169 min., rated PG-13.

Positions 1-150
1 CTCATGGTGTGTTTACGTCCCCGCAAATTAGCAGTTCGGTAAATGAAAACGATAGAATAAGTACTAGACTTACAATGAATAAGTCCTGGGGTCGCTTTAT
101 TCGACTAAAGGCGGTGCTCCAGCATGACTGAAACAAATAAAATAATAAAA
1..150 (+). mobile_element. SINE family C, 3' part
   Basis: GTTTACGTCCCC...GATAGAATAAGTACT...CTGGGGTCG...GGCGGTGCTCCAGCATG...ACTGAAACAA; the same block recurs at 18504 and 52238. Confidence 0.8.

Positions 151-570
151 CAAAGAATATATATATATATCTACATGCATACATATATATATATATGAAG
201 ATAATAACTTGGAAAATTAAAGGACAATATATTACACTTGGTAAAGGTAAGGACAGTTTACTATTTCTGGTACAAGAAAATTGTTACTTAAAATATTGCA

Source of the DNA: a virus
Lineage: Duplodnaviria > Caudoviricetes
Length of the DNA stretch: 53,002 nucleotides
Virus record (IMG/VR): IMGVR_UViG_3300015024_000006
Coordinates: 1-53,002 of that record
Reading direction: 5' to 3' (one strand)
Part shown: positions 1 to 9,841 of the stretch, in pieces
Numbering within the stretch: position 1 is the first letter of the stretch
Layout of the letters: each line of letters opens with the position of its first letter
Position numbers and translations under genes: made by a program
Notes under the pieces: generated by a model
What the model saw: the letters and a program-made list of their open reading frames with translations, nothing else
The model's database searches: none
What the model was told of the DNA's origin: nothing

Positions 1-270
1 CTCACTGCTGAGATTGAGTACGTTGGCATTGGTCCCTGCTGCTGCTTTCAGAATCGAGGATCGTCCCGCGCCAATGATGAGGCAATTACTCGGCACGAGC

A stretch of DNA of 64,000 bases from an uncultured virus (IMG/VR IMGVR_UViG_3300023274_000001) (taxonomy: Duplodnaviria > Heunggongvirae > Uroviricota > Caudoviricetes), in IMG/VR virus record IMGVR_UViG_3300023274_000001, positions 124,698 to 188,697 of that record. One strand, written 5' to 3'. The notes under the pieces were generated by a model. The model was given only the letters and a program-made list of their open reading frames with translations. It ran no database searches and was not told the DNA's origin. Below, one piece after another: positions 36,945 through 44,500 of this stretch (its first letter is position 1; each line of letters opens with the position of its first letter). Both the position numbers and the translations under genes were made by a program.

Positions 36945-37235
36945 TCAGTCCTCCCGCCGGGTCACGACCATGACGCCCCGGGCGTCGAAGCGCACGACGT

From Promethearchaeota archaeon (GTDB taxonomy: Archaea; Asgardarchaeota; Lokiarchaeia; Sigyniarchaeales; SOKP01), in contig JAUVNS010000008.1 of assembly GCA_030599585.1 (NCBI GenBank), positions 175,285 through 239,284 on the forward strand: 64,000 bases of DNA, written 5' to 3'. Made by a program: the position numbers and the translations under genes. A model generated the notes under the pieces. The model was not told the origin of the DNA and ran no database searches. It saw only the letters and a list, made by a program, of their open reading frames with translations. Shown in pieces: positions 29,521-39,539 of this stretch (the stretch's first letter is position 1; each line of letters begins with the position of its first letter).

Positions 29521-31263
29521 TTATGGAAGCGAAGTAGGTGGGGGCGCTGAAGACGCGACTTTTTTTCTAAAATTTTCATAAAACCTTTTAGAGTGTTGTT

When one Christopher Nolan puts out a new film, it is considered an event that moviegoers are bound to take notice. Though it doesn't make or break him, he has never been a warm filmmaker, what with his realistically bleak revisionist take on Batman (2005's "Batman Begins," 2008's "The Dark Knight" and 2012's "The Dark Knight Rises") and the cerebral side of his sci-fi heist picture (2010's "Inception") existing in a dream world winning out over its cold, mechanical heart. With "Interstellar," Nolan's latest juggernaut, he is at his most emotive, balancing the mindful ideas with a human component, but the brainy elements are presented in such clunky, overexplanatory stretches that more ambiguity wouldn't have been such a bad thing. Those buying a ticket for "Interstellar" and expecting to get a commercial space adventure might exit the theater angry, disappointed with what they didn't get. However, that's more of a matter of expectations than what the film actually attempts to accomplish. A lofty, much-discussed thinking-man's movie is always preferable over a dumbed-down one, but laymen might feel a little lost in space nonetheless.